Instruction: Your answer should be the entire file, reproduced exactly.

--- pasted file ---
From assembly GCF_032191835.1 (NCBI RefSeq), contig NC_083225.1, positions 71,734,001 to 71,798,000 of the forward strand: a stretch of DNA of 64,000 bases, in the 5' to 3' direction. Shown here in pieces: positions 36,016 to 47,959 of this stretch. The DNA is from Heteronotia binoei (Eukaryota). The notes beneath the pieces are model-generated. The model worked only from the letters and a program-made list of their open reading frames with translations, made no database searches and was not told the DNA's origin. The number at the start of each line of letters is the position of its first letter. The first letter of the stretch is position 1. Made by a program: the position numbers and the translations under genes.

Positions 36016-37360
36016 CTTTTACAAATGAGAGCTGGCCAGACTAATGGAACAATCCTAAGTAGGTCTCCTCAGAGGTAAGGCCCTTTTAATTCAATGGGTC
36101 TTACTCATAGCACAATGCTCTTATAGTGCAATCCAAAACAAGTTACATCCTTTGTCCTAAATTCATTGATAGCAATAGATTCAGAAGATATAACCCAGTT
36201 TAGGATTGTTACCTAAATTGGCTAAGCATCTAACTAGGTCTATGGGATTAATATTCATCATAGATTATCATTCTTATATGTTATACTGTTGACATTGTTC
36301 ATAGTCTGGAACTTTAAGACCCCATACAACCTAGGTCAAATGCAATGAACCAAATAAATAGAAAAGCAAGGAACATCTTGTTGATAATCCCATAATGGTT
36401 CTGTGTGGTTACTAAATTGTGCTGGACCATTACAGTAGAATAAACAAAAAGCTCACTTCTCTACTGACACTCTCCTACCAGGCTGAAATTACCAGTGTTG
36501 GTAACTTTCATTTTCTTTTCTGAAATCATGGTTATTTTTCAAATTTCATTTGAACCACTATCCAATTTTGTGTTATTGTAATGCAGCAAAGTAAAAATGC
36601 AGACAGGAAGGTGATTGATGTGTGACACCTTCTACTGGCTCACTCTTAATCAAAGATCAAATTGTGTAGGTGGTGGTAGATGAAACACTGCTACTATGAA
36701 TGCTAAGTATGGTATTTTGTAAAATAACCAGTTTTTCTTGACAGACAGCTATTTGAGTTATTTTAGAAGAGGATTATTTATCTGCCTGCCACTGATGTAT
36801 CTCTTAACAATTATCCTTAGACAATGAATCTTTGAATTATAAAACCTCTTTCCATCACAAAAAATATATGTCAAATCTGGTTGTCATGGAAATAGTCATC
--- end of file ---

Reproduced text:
From assembly GCF_032191835.1 (NCBI RefSeq), contig NC_083225.1, positions 71,734,001 to 71,798,000 of the forward strand: a stretch of DNA of 64,000 bases, in the 5' to 3' direction. Shown here in pieces: positions 36,016 to 47,959 of this stretch. The DNA is from Heteronotia binoei (Eukaryota). The notes beneath the pieces are model-generated. The model worked only from the letters and a program-made list of their open reading frames with translations, made no database searches and was not told the DNA's origin. The number at the start of each line of letters is the position of its first letter. The first letter of the stretch is position 1. Made by a program: the position numbers and the translations under genes.

Positions 36016-37360
36016 CTTTTACAAATGAGAGCTGGCCAGACTAATGGAACAATCCTAAGTAGGTCTCCTCAGAGGTAAGGCCCTTTTAATTCAATGGGTC
36101 TTACTCATAGCACAATGCTCTTATAGTGCAATCCAAAACAAGTTACATCCTTTGTCCTAAATTCATTGATAGCAATAGATTCAGAAGATATAACCCAGTT
36201 TAGGATTGTTACCTAAATTGGCTAAGCATCTAACTAGGTCTATGGGATTAATATTCATCATAGATTATCATTCTTATATGTTATACTGTTGACATTGTTC
36301 ATAGTCTGGAACTTTAAGACCCCATACAACCTAGGTCAAATGCAATGAACCAAATAAATAGAAAAGCAAGGAACATCTTGTTGATAATCCCATAATGGTT
36401 CTGTGTGGTTACTAAATTGTGCTGGACCATTACAGTAGAATAAACAAAAAGCTCACTTCTCTACTGACACTCTCCTACCAGGCTGAAATTACCAGTGTTG
36501 GTAACTTTCATTTTCTTTTCTGAAATCATGGTTATTTTTCAAATTTCATTTGAACCACTATCCAATTTTGTGTTATTGTAATGCAGCAAAGTAAAAATGC
36601 AGACAGGAAGGTGATTGATGTGTGACACCTTCTACTGGCTCACTCTTAATCAAAGATCAAATTGTGTAGGTGGTGGTAGATGAAACACTGCTACTATGAA
36701 TGCTAAGTATGGTATTTTGTAAAATAACCAGTTTTTCTTGACAGACAGCTATTTGAGTTATTTTAGAAGAGGATTATTTATCTGCCTGCCACTGATGTAT
36801 CTCTTAACAATTATCCTTAGACAATGAATCTTTGAATTATAAAACCTCTTTCCATCACAAAAAATATATGTCAAATCTGGTTGTCATGGAAATAGTCATC